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Girolamo Cavalcabo

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Girolamo Cavalcabo (known in France as 'Hieronyme' or 'Hieronymus') was a Bolognese fencing master, teaching in Rome and later Paris in the late sixteenth and early seventeenth centuries. Egerton Castle suggests that his father was Zacharia Cavalcabo, who published Angelo Viggiani’s treatise in 1567; indeed, Castle believes that Viggiani was Hieronyme’s fencing master. At some point, Girolamo traveled to Rome, where he perhaps first came into contact by the ‘Agrippan’ system of guards; Brantôme in his memoirs mentions a "Hiéronime" teaching in Rome.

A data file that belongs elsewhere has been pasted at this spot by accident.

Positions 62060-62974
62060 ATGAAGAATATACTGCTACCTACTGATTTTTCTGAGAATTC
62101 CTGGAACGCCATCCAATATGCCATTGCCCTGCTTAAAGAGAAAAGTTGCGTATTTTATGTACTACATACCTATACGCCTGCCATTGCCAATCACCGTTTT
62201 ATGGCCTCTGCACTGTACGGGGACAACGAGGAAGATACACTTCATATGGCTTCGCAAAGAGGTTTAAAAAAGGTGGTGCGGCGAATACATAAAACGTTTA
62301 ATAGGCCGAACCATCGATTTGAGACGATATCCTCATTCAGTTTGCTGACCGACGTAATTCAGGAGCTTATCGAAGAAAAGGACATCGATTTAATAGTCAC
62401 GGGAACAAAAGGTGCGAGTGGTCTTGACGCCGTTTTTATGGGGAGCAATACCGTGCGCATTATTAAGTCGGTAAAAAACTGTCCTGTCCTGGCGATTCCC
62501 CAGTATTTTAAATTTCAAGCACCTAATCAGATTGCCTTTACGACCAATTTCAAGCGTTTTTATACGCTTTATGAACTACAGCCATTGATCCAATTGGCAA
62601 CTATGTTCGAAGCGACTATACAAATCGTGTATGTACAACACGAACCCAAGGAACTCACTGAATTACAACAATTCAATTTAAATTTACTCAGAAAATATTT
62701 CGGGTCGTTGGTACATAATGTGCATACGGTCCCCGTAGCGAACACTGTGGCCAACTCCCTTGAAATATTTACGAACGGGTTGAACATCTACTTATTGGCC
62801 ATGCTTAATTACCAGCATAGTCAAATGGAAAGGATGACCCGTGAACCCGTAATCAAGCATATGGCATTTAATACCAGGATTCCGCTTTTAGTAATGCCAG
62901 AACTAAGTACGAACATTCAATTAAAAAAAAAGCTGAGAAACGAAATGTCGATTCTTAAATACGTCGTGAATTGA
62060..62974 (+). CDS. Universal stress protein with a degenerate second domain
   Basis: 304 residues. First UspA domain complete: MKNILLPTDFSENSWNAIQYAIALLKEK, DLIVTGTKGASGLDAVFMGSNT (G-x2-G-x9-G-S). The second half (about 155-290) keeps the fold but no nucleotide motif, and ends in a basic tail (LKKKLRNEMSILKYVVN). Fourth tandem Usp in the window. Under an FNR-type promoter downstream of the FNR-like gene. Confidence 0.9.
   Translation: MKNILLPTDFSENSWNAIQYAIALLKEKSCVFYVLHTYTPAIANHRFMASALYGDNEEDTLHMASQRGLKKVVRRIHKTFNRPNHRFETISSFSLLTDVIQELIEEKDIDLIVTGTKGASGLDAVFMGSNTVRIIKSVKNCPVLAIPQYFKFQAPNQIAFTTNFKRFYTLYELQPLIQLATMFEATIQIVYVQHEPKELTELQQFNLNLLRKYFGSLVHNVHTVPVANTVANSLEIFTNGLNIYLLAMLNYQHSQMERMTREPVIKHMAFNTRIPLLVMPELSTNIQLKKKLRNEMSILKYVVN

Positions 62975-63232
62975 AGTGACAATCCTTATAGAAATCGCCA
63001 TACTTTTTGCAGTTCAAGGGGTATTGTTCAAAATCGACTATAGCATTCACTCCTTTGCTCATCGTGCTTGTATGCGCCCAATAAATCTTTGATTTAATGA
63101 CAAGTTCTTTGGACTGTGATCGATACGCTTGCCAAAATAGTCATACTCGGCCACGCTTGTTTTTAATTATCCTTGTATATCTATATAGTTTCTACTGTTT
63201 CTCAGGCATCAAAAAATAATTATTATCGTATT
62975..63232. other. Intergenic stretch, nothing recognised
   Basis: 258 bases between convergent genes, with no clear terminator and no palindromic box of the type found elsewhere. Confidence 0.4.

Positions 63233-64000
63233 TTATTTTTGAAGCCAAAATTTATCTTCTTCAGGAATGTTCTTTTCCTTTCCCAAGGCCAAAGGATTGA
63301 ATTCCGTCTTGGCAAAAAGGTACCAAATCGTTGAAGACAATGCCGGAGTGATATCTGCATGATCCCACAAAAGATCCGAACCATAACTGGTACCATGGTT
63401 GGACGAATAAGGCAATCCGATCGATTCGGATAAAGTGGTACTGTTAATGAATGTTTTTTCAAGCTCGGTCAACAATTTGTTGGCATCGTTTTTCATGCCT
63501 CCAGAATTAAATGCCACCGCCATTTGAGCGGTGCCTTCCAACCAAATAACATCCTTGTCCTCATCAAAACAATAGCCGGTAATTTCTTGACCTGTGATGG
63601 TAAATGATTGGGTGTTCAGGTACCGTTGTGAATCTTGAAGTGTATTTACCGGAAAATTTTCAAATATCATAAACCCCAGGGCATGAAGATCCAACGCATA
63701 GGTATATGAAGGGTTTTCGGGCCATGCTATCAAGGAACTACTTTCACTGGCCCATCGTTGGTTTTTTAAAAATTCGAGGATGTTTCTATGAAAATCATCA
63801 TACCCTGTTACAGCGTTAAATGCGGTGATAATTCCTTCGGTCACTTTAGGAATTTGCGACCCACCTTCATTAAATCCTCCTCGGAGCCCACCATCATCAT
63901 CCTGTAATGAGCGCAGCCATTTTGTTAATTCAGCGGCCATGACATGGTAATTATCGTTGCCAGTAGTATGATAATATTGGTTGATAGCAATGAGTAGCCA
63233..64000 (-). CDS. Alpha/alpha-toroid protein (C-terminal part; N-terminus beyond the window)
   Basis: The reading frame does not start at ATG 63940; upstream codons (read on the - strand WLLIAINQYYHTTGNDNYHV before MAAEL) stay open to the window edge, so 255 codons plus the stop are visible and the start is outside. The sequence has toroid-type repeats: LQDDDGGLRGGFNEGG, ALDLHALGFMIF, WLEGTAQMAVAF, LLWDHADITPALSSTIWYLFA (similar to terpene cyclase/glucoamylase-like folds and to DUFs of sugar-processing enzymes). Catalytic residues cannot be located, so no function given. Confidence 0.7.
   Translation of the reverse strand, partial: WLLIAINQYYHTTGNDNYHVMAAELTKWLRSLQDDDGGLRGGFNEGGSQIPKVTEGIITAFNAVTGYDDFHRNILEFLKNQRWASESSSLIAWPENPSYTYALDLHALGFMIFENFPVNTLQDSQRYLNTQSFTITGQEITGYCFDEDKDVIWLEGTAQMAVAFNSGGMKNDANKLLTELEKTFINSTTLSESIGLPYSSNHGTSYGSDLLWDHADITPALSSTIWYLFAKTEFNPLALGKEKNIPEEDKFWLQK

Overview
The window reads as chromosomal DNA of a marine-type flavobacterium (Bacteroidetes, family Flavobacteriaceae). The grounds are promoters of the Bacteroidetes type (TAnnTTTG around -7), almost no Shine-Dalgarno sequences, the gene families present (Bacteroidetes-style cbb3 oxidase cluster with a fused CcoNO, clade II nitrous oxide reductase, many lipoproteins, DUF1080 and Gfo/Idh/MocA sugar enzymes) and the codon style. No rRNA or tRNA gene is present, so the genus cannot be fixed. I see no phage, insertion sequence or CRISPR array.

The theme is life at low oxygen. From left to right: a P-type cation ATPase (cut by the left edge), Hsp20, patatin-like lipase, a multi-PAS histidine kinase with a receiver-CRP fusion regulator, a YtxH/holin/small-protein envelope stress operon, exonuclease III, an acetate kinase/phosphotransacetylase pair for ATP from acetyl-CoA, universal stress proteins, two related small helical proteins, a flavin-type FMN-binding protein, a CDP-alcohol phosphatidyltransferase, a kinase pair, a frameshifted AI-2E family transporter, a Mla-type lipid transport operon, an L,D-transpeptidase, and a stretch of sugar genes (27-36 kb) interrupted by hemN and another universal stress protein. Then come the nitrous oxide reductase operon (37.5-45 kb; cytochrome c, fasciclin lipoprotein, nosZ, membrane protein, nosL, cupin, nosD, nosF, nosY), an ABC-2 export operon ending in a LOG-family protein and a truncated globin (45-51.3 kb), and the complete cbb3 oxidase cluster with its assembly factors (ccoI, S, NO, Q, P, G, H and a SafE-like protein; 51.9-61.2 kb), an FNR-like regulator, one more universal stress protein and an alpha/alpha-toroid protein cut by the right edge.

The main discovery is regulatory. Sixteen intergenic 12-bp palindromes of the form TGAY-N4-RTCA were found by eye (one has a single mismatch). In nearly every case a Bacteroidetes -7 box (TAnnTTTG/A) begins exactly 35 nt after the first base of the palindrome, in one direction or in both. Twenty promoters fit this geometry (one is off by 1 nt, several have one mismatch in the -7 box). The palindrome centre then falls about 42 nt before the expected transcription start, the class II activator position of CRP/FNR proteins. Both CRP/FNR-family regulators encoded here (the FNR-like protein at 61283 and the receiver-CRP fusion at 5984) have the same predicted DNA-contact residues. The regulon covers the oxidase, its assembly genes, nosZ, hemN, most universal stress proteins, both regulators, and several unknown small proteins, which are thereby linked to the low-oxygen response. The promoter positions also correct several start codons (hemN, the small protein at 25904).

In 1597, Seigneur de Villamont translated Cavalcabo’s manuscript 'Treaty or Instruction for Fencing' into French. Possibly because of this, Cavalcabo was appointed to the court of Henry IV of France to teach the Dauphin (later Louis XIII) and his brother Gaston D’Orleans; his son, César, was Master of Arms to the French Court until 1642.

References

Girolamo Cavalcabo Wikipedia


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